that will help firms grow.
Changing consumer needs create and deliver value effectively by adding new products
and satisfying the changing needs
Market Saturation the longer a product exists in the marketplace; the more likely the
market will become saturated (the decline stage) Innovation & Value
First movers: product pioneers that are the first to create the market or product
category, making them recognizable to consumers = establishing a commanding
and early market share.
Adoption of Innovation:
The process by which the use of innovation, whether a product or service, spreads
throughout a market group.
Innovators: those buyers who want to be the first to have the new product or service.
Early Adopters: buyers that begin to use the product or service innovation.
Early Majority: 34% percent of the population; wait until all the bugs are worked out.
Late Majority: last group of buyers to enter a new product market; product has achieved
its full market potential.
Laggards: consumers who like to avoid change and rely on traditional products until
they are no longer available.
Using the Adoption Cycle
Predict the types of customers who will buy their new product or service.
Develop effective promotion, pricing. Relative Advantage if a product is perceived as better than substitutes, the diffusion will
Compatibility make decisions in a timely manner and to able to communicate their
Observability when products are easily observed, their benefits and uses are easily
communicated to others = enhancing the diffusion process
Complexity and Trialability products are that relatively less complex are easy to try
Product Development Process
Internal Research & Development
Collaborating with other firms & institutions
Competitors’ Products & Services (Reverse engineering: take apart competitor’s
product, analyze it, and create an improved product)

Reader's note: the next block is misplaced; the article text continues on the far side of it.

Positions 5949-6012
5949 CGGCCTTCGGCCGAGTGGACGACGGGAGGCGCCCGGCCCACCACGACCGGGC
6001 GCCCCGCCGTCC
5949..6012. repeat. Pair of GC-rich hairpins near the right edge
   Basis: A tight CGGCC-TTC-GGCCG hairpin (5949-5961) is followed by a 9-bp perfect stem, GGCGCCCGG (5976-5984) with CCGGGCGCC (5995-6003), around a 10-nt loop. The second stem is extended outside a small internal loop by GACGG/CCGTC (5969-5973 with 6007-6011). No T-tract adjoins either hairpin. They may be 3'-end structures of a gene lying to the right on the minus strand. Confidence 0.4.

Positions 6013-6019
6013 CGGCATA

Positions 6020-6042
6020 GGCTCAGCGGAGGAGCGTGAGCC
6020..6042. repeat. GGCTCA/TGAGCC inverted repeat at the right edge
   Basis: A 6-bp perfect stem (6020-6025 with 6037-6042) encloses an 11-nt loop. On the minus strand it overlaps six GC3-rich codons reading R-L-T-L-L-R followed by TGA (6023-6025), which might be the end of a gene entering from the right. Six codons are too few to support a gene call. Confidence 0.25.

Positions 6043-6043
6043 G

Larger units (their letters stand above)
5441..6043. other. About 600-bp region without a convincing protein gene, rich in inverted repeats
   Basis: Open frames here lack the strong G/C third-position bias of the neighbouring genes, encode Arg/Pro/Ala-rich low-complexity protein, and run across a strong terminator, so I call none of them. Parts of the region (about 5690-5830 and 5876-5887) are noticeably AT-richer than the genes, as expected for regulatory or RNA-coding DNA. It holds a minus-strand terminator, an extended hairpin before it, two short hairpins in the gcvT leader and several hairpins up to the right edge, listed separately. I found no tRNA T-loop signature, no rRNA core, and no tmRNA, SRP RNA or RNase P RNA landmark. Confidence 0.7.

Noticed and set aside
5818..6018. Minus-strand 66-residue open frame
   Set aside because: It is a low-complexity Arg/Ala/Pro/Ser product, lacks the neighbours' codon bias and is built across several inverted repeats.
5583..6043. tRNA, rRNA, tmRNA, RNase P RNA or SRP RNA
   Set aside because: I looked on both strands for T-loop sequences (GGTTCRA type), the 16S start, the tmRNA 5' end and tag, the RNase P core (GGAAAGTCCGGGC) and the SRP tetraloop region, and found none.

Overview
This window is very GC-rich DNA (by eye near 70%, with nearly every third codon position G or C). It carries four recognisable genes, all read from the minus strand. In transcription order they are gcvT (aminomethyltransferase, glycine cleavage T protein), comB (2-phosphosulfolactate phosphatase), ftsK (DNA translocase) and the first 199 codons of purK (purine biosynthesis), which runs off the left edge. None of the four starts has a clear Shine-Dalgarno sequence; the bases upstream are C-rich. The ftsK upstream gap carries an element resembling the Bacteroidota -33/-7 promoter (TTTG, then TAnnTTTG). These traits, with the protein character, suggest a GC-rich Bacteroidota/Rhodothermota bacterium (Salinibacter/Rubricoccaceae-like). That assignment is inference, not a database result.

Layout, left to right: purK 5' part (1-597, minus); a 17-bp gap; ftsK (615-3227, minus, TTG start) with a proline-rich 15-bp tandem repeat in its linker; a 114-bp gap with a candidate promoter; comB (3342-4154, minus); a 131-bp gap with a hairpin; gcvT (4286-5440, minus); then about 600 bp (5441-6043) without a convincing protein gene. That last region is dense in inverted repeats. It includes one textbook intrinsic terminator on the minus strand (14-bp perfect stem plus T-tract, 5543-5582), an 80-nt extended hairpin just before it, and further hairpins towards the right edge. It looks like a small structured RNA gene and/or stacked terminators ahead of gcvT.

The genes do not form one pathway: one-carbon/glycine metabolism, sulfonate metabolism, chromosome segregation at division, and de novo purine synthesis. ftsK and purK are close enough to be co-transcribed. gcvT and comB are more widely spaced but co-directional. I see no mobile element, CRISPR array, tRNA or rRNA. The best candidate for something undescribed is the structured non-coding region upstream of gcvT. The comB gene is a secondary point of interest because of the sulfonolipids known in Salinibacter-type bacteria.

Customer Input: successful, must analyze lead users (innovative product users
who modify existing products to suit their needs)
Concept Testing: Concepts: brief written descriptions of product or service; its technology,
working principles, and forms; and what customer needs it would satisfy.
Concept testing: refers to the process in which a concept statement is presented
to potential buyers to obtain their reactions.
Entails a process of balancing various engineering, manufacturing, marketing, and
economic considerations to develop a product’s form and features or a service’s
Prototype: the first physical form or service description of a new product that has
the same properties as a new product through different manufacturing processes.
Alpha testing: an attempt by the firm to determine whether a product will
perform according to its design and whether it satisfies the need for which it was
intended; at the R&D.
Beta testing: having potential consumers examine a product prototype in realuse
setting to determine its functionality, performance, potential problems.
Test the market for the new product with a trial batch of products.
Premarket Tests: conducted before a product or service is brought to market to
determine how many customers will try and then continue to use it.
Test marketing: introduces a new product or service to a limited geographical
area prior to a national launch.
Introduce new product to market.
Promotion: determine appropriate integrated marketing communications
strategies; provide for more consumer education about the product’s benefits for
more complex products.
Place: have adequate quantity of products available.
Price: ensure the price is right.
Timing: depending on the product, time is key – seasonal products.
The Product Life Cycle:
The product life cycle defines the stages that new products move through as they
enter, get established and leave the marketplace. Introduction Stage: stage of the product life cycle when innovators start buying the